Then it seemed i was not to bothered about it.
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Old 08 February 2010, 03:06   #15
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chuck it over
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Old 08 February 2010, 05:09   #16
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how many man job is it matt? or is it one man a landrover and a long strap!
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Old 08 February 2010, 05:43   #17
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If you are only repairing a few dings leave it on the trailer. If you are doing the whole hull flip it over. Gravity will help alot when you are sanding and there will be alot of sanding to do. Spraying the hull will be much easier with the hull up sidedown. I have flipped my old searider over on my own with the engine removed beforehand, Once flipped I stood the hull on some sawhorses' on the deck and chocked them up to a good working height, deflated the collar so I didn't have to lean in so far,( much easier on the back). The searider hull isn't very heavy.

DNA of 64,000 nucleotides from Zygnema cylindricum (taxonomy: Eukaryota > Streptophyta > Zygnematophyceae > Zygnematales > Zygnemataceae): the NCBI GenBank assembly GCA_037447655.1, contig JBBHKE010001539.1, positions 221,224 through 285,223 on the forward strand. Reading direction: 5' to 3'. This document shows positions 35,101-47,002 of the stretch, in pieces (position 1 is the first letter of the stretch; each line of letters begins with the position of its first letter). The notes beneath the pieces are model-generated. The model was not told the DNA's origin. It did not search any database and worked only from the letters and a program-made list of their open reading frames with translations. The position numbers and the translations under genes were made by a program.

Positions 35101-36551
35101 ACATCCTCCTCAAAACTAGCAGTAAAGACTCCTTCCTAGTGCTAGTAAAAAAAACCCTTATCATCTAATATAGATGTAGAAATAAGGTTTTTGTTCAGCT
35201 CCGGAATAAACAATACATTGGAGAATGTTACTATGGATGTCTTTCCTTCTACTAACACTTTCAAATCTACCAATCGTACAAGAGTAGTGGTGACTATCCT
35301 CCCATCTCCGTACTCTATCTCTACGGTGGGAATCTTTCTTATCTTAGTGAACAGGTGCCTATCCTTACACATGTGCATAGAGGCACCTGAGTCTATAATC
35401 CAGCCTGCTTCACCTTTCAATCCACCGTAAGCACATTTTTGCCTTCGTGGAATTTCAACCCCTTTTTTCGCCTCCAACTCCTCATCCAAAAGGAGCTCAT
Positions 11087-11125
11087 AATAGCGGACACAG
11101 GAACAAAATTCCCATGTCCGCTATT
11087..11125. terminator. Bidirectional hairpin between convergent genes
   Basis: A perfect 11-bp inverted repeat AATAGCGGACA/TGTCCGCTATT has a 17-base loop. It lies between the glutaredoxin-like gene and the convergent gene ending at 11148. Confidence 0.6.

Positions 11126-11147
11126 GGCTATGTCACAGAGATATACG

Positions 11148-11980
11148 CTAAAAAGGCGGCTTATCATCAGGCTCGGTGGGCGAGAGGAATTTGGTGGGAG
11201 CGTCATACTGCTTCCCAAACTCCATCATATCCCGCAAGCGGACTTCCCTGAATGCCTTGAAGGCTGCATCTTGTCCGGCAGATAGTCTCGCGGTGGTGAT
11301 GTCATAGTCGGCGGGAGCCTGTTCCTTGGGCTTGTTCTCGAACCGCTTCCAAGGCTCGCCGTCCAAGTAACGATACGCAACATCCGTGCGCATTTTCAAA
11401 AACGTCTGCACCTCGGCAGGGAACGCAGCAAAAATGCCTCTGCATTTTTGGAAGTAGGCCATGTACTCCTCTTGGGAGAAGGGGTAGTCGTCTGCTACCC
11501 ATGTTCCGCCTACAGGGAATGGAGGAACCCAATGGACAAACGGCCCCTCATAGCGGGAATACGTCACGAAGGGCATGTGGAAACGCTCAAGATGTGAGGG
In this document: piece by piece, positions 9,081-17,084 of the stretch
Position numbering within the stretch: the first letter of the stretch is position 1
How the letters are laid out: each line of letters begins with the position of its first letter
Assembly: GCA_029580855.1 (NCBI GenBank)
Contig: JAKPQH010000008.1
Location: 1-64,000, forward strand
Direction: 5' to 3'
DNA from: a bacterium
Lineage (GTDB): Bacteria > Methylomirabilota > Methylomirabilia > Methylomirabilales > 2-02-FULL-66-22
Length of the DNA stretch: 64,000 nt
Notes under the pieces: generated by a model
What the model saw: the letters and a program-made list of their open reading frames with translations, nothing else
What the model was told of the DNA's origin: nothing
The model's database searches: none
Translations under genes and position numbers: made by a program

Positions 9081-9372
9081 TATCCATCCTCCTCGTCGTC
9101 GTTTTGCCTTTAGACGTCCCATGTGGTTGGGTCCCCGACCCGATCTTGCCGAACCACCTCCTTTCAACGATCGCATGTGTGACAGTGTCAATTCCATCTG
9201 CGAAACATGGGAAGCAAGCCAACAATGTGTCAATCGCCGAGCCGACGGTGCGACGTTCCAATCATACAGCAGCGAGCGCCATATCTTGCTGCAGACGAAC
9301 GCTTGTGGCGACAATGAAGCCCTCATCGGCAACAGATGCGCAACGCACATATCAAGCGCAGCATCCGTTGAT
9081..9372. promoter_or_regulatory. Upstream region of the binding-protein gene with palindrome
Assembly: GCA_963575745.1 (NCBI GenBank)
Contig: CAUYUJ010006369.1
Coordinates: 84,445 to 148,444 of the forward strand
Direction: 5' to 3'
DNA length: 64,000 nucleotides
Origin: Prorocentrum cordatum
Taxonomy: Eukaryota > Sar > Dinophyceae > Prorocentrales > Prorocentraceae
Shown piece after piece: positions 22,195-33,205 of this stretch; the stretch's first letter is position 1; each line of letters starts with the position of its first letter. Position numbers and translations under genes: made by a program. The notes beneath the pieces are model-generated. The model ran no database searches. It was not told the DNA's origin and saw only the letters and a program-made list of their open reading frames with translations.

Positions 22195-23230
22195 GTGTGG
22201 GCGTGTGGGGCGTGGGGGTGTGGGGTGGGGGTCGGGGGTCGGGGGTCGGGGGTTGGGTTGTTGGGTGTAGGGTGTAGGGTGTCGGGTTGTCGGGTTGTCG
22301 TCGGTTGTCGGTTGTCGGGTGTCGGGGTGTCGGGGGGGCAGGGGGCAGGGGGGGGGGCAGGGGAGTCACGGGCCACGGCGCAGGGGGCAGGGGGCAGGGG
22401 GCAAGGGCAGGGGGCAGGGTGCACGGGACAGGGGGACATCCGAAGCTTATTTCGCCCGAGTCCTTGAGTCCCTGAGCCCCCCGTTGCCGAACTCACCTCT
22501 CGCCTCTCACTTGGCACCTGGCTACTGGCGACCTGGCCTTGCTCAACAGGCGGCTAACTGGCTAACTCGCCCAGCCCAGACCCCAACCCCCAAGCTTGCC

Below is a pic of my latest creation being fliped over with some help. We used 4 chain blocks and some webbing. Lifting one side up and lowering the other side at the same time.
the hull is about 7m long and weighs about 670 kgs and two of us did it easily with control.
good luck
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Old 08 February 2010, 05:44   #18
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easy doggy>> 1 oap, 1 girlfriend and me
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Old 08 February 2010, 05:47   #19
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easy doggy>> 1 oap, 1 girlfriend and me
Is the OAP and girlfriend the same person?

Can't flip it over like you did Mr H. The console is in the way and it's glassed to the deck.

P.S. Hope life grand with you matey
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Old 08 February 2010, 05:51   #20
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The way I flipped it you can keep it off the ground the whole time.